The rhythmic current of Prâna coming under the control of the soul-centered will thus affects for good the whole being. When practicing the breathing exercises and endeavoring to concentrate the mind upon a given center or subject causes physical disturbance, it is because this control has not been gained. The disturbance is open revolt against control and order. Not struggling but letting-go is necessary. Retire to the silence of the soul on the heights of your being, and reflect its calm upon the mind. Downward, to those rebellious physical atoms the reflection must pass on. It is the unchangeable law. The rhythmic word or affirmation is at such times most helpful. There is a monitor within who quickly takes cognizance of the accent and establishes the rhythm, so that you feel every group when it is complete. This holds attention and prevents the exercise from becoming mechanical, in which state the benefit is greatly lessened.

The figure of man, standing with outstretched arms, epitomizes from his crown to his toes pre-dominant Tattvic influences in the exact order of their evolution. Akâsha is prevalent in the head which is raised heavenward. Out of this Akâshic bowl of mentality comes whatever of good or evil our consciousness mixes there, to be reflected upon the physical plane, and affect for weal or woe our-selves and our fellows; for none can live to him-self alone. Pâyu has its keenest vibrations in those extended fingers; Tejas is extremely active throughout the torso, and has more centers of dominant influence there than any other Tattva; Apas is influential in the knees; and Prithivi, predominating in the soles of the feet, maintains man’s gravity as his feet press Mother Earth and meet her sympathetic vibrations.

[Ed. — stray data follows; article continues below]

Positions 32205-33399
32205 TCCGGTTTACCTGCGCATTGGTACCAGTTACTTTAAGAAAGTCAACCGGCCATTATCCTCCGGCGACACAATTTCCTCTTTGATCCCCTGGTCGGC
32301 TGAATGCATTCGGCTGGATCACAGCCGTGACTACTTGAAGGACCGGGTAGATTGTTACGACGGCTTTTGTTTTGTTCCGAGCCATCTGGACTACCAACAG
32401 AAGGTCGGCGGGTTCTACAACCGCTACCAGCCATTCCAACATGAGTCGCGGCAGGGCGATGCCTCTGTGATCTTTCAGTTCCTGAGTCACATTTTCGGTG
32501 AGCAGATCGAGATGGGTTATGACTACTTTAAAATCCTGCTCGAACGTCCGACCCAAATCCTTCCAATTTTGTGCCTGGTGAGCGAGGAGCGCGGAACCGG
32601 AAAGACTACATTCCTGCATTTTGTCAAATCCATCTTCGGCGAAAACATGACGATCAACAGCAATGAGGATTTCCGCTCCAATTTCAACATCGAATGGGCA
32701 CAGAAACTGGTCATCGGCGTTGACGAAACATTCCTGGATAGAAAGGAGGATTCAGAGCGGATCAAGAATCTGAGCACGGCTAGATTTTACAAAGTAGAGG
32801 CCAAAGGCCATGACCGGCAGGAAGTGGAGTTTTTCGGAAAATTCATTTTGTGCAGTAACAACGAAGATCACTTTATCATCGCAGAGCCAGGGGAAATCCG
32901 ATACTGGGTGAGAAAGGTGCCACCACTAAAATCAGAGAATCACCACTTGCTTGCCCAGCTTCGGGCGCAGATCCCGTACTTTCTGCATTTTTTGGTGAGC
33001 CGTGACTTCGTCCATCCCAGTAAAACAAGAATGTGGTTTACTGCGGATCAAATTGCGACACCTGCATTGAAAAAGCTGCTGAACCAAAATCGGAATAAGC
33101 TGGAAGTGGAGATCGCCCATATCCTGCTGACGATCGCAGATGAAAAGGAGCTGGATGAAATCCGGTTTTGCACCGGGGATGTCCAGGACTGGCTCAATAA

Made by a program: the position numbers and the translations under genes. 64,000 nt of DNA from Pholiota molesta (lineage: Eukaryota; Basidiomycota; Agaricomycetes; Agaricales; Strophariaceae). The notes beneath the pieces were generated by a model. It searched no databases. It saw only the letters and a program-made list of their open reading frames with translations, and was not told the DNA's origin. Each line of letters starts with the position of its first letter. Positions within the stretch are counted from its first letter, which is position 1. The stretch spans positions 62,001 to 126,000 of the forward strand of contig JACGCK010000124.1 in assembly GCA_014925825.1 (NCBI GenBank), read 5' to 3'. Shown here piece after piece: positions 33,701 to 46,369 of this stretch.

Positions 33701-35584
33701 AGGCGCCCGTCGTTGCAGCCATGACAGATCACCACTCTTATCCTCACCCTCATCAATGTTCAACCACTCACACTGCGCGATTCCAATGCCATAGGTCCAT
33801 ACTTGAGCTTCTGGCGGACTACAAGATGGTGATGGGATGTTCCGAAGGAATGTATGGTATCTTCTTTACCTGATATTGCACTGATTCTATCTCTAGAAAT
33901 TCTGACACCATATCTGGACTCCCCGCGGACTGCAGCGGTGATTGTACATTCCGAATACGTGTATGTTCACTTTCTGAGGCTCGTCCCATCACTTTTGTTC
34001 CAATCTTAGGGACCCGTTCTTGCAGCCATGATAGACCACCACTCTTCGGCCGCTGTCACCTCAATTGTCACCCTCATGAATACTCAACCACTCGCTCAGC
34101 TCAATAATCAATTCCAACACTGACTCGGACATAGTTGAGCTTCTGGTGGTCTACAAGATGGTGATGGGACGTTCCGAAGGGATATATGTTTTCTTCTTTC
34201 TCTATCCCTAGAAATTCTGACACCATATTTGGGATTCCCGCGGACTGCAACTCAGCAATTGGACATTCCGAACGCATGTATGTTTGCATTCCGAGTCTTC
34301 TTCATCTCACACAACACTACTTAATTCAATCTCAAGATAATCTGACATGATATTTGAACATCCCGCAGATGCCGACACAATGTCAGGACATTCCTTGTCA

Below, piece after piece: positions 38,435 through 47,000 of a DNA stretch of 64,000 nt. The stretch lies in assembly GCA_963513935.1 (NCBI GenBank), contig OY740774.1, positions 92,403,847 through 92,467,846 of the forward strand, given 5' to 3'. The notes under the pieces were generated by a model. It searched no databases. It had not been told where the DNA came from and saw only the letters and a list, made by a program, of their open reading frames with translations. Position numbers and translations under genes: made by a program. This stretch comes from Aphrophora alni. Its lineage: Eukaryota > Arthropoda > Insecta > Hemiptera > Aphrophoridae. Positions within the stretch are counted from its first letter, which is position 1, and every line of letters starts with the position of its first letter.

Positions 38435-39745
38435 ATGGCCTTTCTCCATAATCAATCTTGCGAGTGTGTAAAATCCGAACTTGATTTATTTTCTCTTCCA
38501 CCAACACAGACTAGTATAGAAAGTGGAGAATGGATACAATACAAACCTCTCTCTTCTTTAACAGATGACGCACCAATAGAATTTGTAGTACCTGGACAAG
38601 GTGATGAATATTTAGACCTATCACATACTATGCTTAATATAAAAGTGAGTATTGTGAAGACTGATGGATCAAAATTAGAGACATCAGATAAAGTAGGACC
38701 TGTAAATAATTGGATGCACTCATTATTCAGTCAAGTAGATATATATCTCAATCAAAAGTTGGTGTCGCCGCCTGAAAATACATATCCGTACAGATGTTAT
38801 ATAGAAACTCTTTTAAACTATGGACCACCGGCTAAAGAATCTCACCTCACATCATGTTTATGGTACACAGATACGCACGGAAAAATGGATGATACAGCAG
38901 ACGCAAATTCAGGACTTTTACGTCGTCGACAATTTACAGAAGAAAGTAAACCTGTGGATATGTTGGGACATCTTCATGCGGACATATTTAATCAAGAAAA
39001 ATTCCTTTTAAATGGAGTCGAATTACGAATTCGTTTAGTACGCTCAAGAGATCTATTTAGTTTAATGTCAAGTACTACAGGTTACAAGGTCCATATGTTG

A deep significance is here. The living man is the live cross. It should not need historical proof that the cross is the most ancient of symbols — its origin lost in the mists of antiquity to convince us that like all symbology it originally expressed the recognition of the Truth of Being. That is, the dual Principle Spirit-matter, positive-negative — and the elemental forces evolved therefrom, which involved the submergence of the Spirit, and out of which the Soul must be evolved. And just as the Spirit in order to manifest laid Itself upon the cross (the first sacrifice), the ” spark of spiritual fire radiating from center to circumference, thereby limiting Itself to the sphere, so the soul center of man is at the intersection of the cross just between the shoulders, where Angel’s wings are always indicated; and whether there be winged angels in very fact matters not the least. They symbolize the flight of the soul when it recognizes its own power and freedom.